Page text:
Indian music threads throughout the piece with Mendi Singh, a previous Resonance residency artist, and British Indian composer and keyboardist Kavi Pau, who is trained in both Western and Indian classical music, providing a musical backdrop throughout.

Working with Indian classical musicians in this way and experiencing their ability to improvise at first hand has been a real eye-opener for Nick:

“I’ve come from a background of Western classical music, where everything is written down and you learn everything in advance. Suddenly, that’s all out the window for this project where improvisation takes centre stage.”

For Ashnaa, the challenges have been more about having a set structure to follow:

“With our music, improvisation is one of the biggest parts of it. Everything is based around improvisation. I’ve learnt so much about opera in the last five days. My knowledge of it was very, very minimal – the scope of it all has been pretty mind-blowing.”

Nicholas Watts as Orpheus in rehearsal for A Tale of Orpheus & Eurydice © Tom Arber

In the original Greek myth, Orpheus makes friends and influences people through his amazing talent with music, so it felt right that this stayed at the heart of A Tale of Orpheus & Eurydice. However, the action has been brought bang up-to-date for a contemporary audience. As Nick says:

“It’s so different to your preconceived idea because it’s in a modern setting. That’s nice though because, as a singer, you’re allowed to explore parts of the character that are relevant to the modern world, which means you can empathise with the character that little bit more.”

Performing the show in community venues across the north of England and Midlands will bring it within the reach of audiences who may not have encountered Opera North before. Simone adds:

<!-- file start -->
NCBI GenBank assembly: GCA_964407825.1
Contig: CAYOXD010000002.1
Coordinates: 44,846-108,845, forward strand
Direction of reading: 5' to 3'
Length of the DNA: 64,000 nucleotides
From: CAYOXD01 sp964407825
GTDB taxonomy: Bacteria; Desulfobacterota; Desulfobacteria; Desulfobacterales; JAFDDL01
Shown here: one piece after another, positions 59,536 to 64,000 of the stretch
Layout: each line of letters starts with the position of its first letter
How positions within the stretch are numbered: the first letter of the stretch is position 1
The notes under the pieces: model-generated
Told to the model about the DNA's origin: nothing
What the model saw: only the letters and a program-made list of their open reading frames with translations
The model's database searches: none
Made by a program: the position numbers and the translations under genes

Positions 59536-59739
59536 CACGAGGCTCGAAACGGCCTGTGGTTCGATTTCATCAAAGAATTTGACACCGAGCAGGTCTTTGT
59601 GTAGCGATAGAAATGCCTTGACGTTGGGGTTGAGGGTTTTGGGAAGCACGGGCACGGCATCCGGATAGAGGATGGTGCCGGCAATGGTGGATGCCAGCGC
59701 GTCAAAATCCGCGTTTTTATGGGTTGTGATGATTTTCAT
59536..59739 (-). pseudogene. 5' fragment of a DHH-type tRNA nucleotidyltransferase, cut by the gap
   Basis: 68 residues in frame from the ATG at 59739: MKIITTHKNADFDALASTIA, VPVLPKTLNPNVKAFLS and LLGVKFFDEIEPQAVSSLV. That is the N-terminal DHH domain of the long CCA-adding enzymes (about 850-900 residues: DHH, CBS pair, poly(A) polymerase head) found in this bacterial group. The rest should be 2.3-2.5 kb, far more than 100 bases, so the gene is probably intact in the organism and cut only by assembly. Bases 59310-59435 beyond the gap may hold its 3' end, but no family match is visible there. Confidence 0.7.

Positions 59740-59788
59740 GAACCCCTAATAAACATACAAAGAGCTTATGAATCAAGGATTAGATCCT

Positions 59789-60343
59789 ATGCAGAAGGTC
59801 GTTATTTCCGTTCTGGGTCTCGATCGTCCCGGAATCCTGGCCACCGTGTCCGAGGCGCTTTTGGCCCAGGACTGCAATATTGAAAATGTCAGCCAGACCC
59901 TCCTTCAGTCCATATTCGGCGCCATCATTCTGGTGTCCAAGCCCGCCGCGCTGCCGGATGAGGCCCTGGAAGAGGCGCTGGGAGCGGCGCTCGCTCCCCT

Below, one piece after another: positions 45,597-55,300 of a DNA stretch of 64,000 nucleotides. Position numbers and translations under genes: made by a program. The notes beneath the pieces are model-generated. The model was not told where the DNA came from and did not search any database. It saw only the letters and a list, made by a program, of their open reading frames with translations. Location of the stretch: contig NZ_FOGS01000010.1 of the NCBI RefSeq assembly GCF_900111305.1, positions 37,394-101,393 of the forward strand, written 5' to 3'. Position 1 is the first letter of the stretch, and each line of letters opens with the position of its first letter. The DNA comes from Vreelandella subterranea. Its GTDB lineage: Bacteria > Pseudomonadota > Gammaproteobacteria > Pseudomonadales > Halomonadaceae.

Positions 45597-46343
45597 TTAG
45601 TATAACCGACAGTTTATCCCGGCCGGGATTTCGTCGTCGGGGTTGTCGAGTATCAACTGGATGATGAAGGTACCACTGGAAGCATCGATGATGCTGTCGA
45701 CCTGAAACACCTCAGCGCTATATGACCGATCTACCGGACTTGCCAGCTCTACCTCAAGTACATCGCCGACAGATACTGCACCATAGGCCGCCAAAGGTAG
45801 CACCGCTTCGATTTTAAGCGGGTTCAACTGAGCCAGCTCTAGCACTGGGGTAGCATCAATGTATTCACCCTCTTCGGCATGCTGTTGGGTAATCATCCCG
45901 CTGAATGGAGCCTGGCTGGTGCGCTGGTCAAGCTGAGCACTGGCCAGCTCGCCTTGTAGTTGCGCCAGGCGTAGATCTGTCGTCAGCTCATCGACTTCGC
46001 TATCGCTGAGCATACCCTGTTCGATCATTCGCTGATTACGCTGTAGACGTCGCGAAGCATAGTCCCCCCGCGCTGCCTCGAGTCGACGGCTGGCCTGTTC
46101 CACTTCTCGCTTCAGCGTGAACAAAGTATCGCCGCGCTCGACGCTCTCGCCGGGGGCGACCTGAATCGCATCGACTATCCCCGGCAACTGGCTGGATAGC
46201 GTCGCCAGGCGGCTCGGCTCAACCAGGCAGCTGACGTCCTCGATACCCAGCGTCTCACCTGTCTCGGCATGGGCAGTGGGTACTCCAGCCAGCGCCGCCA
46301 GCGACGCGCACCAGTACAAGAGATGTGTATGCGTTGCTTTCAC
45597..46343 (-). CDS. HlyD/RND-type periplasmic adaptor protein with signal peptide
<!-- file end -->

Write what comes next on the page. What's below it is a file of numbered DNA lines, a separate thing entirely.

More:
“What I’m hoping is that people will see and recognise something about themselves in the variety of musical styles and in these characters.”

Ashnaa Sasikaran as Eurydice and Nicholas Watts as Orpheus in rehearsal for A Tale of Orpheus & Eurydice © Tom Arber

Unexpected, celebratory, thoughtful and moving, the show is a great introduction to both the South Asian and Western classical traditions, and the perfect way to experience opera for the first time in a way which is both accessible and fun. As Nick says:

“I was having a conversation with Mendi today and he was saying ‘you know, I actually think you might have got me into opera’. I think it’s great to come at something from a totally different perspective, providing a different door into a different art form.”

Whether people come for the love story, the music or the humour, A Tale of Orpheus & Eurydice will be like nothing they have seen before. As Nick continues:

“I really hope that people will come and experience something new; I really hope that.”

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Part of Opera North’s Orpheus season which also features Orpheus after Monteverdi, Gluck’s Orfeo ed Euridice, and Orpheus in the Record Shop which fuses spoken word and beatboxing with classical music.